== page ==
If you’re looking to keep inground swimming pool installation costs low, it’s hard to beat vinyl. You can generally purchase a vinyl swimming pool and have it installed for roughly $20,000.
However, it’s important to note that vinyl pools are most commonly rectangular. If you’d like an irregularly-shaped pool, the cost of vinyl will creep towards some of the more expensive options. This may defeat the purpose if you’re going with vinyl as a budget option.
Additionally, vinyl swimming pool maintenance costs are higher than you might expect since you’ll need to replace the lining roughly every four years, which comes at an average cost of $4,500. That’s in addition to the roughly $700 you’ll spend on other types of annual maintenance.
Altogether, this means you’ll spend an average of $1,300 per year on maintaining a vinyl swimming pool.
Purchase and installation: $30,000
Maintenance: $3,000 per year
Lasts: Needs to be resurfaced roughly every 10 years
As far as inground swimming pool installation costs go, concrete lies somewhere in between vinyl and fiberglass. Expect to spend at least $30,000 installing a concrete pool.
They’re not cheap on the maintenance side either. Because concrete is rough, it’s very hospitable to algae growth, necessitating frequent acid washes at an average cost of about $70 per square foot. Additionally, you’ll need to resurface a concrete pool roughly every 10 years at a cost of at least $10,000.
When you combine these costs with other forms of maintenance, you can expect to pay at least $3,000 per year on maintenance for a concrete pool.
Purchase and installation: $45,000+
Maintenance: $600 per year
Lasts: 25 years
Fiberglass is widely considered to be the best inground swimming pool material. You can expect installation costs upwards of $45,000 for that higher quality. However, fiberglass does offer the benefit of much lower swimming pool maintenance costs; expect to spend roughly $600 each year.
The low maintenance costs and higher quality associated with fiberglass pools make them very popular among those able to secure financing at favourable rates.
Indoor pool cost
|Material||Material cost||Renovation cost||Total|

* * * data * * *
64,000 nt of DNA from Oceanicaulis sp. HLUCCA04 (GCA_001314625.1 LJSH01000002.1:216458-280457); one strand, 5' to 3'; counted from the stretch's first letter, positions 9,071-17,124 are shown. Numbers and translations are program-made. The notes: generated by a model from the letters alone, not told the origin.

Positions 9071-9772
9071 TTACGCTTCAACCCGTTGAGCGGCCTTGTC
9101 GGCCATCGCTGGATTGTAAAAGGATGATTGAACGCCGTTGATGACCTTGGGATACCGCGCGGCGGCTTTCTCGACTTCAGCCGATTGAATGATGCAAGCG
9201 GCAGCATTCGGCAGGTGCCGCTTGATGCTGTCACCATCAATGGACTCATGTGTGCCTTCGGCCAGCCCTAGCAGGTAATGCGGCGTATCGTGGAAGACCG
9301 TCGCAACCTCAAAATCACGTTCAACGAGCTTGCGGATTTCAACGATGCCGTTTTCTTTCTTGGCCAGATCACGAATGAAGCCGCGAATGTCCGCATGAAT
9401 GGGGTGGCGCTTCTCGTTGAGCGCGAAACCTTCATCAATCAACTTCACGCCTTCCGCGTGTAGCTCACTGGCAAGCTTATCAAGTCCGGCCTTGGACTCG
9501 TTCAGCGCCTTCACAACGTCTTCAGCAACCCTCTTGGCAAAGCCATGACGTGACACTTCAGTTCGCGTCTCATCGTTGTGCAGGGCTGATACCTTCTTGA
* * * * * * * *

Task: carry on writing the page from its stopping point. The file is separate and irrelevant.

While you’ll find the same material options as with an inground pool (vinyl, concrete, and fiberglass), the higher cost is associated with the complexity of making such a substantial renovation to your home.
Crews will need to rework your home’s interior plumbing and construct the pool in such a way that it doesn’t interfere with the building’s structural integrity.
In other words, it’s a major construction project, which is why the costs are so much higher than you’d find with an outdoor inground pool.
Swimming pool costs by type of water
One factor people commonly overlook when calculating swimming pool maintenance costs is the type of water used. There are two main options – saltwater and chlorine. Here’s what to expect for each when it comes to maintenance.
Saltwater pools are much cheaper to maintain than their chlorine counterparts, costing roughly $100 annually. Keep in mind, however, that saltwater pools require salt chlorine generators that last roughly seven years and cost an average of $2,500.
Still, this added cost is typically worth it if you use your pool often as saltwater would be cheaper than continually purchasing chlorine. This is especially true in Canada, the colder climate of which means a salt chlorine generator doesn’t have to work as hard as it would in a warmer environment.
A pool filled with chlorine typically costs about $800 to maintain annually. That cost goes towards purchasing cleaning chemicals.
Swimming pool cost by additional features
While the costs we’ve referenced so far are for relatively bare-bones swimming pools, many homeowners go the extra mile and install additional features. Here’s what the most common features will cost you.